When bacteria infect a hair follicle or an oil gland, a red, painful, pus-filled bump can form under the skin. This is known as a boil. A boil is usually very painful because of the pressure that develops as it grows bigger.

As a boil matures, it grows larger, and its center fills with pus. This pus-filled center is called the core. Eventually, the boil comes to a head, meaning a yellow-white tip develops on top of the core.

Don’t pick at, squeeze, or try to open a boil in any way. You may force the skin infection deeper and cause complications.

In about 1 week, your boil will most likely start to change. The following scenarios are possible:

  • The pus in your boil will begin to drain on its own, and your boil will heal within a few weeks.
  • Your boil may heal without the pus draining out, and your body will slowly absorb and break down the pus.
  • Your boil doesn’t heal and either stays the same size or grows larger and more painful.

If it doesn’t seem to be healing on its own, you may need to see a doctor. They can open your boil so that the core of pus can drain. You should never open the boil yourself.

The recommended way to properly and safely get the core out of a boil is by having it opened by a medical professional.

Your procedure will take place in a sterile environment. The doctor will perform an incision and drainage by following the steps below:

  1. First, the doctor will treat the area around the boil with antiseptic.
  2. Before they make a cut, they’ll typically numb the area around the boil as well.
  3. Then they’ll open the boil by making a small cut with a sharp instrument, such as a needle, lancet, or scalpel. This technique is also known as lancing.
  4. They’ll drain the pus through the surgical incision. Additional incisions may be necessary, on occasion.
  5. They’ll clean the cavity by irrigating, or flushing, it with sterile saline solution.
  6. They’ll dress and bandage the area.

If your boil is very deep and doesn’t completely drain right away, the doctor may pack the cavity with sterile gauze to absorb the leftover pus.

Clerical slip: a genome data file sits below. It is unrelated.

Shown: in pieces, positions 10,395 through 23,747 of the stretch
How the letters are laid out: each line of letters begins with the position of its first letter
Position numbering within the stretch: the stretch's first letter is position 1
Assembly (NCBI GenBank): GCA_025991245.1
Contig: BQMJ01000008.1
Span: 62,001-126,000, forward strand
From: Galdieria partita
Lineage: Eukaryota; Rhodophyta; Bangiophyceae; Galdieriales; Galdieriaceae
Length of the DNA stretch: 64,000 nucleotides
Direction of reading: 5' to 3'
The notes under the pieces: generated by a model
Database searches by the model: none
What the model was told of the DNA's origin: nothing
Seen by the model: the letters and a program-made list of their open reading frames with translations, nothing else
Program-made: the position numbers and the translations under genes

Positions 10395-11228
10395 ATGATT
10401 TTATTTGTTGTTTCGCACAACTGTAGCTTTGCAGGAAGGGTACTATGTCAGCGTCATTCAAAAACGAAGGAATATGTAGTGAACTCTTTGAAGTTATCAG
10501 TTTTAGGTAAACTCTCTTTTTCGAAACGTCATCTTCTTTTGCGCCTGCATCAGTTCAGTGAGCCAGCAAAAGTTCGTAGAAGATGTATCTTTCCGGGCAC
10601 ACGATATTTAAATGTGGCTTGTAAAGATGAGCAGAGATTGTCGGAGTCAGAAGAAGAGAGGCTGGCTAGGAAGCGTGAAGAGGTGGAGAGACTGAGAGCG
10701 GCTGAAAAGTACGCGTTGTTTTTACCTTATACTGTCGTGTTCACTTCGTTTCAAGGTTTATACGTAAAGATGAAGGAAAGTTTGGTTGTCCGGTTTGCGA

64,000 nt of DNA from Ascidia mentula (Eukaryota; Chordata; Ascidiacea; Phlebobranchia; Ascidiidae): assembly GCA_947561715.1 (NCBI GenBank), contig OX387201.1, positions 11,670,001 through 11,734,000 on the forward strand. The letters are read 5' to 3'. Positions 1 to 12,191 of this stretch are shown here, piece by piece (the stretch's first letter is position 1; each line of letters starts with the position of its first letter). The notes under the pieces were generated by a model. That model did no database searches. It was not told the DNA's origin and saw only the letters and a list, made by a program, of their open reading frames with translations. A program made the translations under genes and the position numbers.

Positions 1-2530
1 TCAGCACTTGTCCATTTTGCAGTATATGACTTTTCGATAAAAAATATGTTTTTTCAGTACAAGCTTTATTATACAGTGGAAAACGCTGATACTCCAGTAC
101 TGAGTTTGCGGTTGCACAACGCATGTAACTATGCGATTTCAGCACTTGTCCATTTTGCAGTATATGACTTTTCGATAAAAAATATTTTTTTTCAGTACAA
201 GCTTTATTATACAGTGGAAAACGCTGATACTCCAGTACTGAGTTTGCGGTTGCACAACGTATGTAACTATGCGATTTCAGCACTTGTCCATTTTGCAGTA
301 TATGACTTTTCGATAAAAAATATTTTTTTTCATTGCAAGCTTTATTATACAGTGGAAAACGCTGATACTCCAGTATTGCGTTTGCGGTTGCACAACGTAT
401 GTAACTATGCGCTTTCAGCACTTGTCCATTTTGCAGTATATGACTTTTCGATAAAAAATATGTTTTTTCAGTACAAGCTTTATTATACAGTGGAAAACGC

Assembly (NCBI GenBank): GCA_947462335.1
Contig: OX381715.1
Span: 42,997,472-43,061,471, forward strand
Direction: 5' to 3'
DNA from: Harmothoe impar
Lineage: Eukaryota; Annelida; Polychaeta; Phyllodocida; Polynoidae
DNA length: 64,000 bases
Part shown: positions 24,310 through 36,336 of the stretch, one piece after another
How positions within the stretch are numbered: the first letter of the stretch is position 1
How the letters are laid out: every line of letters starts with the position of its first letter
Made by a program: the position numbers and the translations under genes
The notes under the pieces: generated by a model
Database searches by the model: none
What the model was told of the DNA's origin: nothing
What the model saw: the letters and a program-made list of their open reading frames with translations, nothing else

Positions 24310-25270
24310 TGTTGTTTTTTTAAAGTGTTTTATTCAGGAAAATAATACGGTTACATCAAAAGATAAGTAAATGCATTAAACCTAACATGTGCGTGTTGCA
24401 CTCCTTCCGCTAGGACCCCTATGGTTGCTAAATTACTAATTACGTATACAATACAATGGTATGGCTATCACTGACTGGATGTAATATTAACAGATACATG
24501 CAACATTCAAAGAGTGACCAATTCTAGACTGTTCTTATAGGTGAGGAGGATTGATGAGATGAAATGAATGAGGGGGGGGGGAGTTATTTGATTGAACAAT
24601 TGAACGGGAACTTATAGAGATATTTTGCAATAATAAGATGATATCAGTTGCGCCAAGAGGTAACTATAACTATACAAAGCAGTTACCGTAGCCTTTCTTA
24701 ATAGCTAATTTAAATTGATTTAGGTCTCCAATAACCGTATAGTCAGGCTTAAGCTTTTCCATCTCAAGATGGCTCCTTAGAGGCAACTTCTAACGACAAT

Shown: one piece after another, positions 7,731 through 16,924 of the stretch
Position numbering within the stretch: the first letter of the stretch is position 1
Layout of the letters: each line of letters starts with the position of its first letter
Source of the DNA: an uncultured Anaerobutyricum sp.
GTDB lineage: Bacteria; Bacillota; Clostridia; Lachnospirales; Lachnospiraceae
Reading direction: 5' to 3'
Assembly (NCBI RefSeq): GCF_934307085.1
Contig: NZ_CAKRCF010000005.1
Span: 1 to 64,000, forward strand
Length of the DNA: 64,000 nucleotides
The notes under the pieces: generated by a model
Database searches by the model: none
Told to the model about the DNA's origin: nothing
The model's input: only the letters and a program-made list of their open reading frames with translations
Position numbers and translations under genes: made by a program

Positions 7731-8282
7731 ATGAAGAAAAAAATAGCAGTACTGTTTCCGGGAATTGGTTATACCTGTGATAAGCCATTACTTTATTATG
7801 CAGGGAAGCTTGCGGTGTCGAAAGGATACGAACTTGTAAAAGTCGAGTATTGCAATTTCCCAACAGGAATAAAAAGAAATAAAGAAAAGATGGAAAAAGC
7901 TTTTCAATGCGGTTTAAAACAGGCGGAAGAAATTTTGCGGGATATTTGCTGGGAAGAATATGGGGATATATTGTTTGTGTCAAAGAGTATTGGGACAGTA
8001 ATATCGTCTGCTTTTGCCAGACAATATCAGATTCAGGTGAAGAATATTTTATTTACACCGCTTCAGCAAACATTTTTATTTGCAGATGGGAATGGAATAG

If you have any of the following conditions, the doctor might prescribe an antibiotic, such as sulfamethoxazole/trimethoprim (Bactrim), following your procedure:

  • several boils
  • a fever
  • skin that looks infected

Antibiotics are often prescribed for boils on the face. These boils are more likely to cause an infection in your body.

However, antibiotics may not always help clear up your boils. This is because boils are walled off from your blood supply, making it difficult for the antibiotics to get in to work.

Again, don’t attempt to pop the boil yourself. The risk of the infection spreading to your bloodstream is too high. You can, however, try these safe home treatments:

  • Put a warm, wet cloth on your boil for about 20 minutes, three or four times a day. This will help bring the boil to a head. The boil may open on its own with about 1 week of this treatment. If it doesn’t, contact a doctor for possible incision and drainage in an office.
  • If the boil opens, gently wash the area and dress it with a sterile bandage. This helps stop the infection from spreading. If pus from your boil gets on your washcloths or towels, don’t reuse them until they’ve been laundered. Be sure to wash your hands thoroughly at all times.
  • For the next few days, continue using the warm cloths to promote draining in the open wound. Gently wash the area and apply a fresh bandage two times a day or whenever pus leaks through.
  • Once the boil is fully drained, clean and bandage the area daily until it’s healed.

Be patient during this process. Don’t try to squeeze the pus from the boil. Let it drain on its own.

Many people’s first instinct is to want to open and drain their boil at home.

Never try to cut or squeeze open a boil yourself. With time, the boil may open on its own naturally. Draining can often be safely accomplished using only hot compresses, sanitary techniques, and proper bandaging.

However, you should go to a doctor to have them take care of the boil if:

  • your boil doesn’t naturally resolve
  • it grows bigger
  • it gets more painful
  • you develop a fever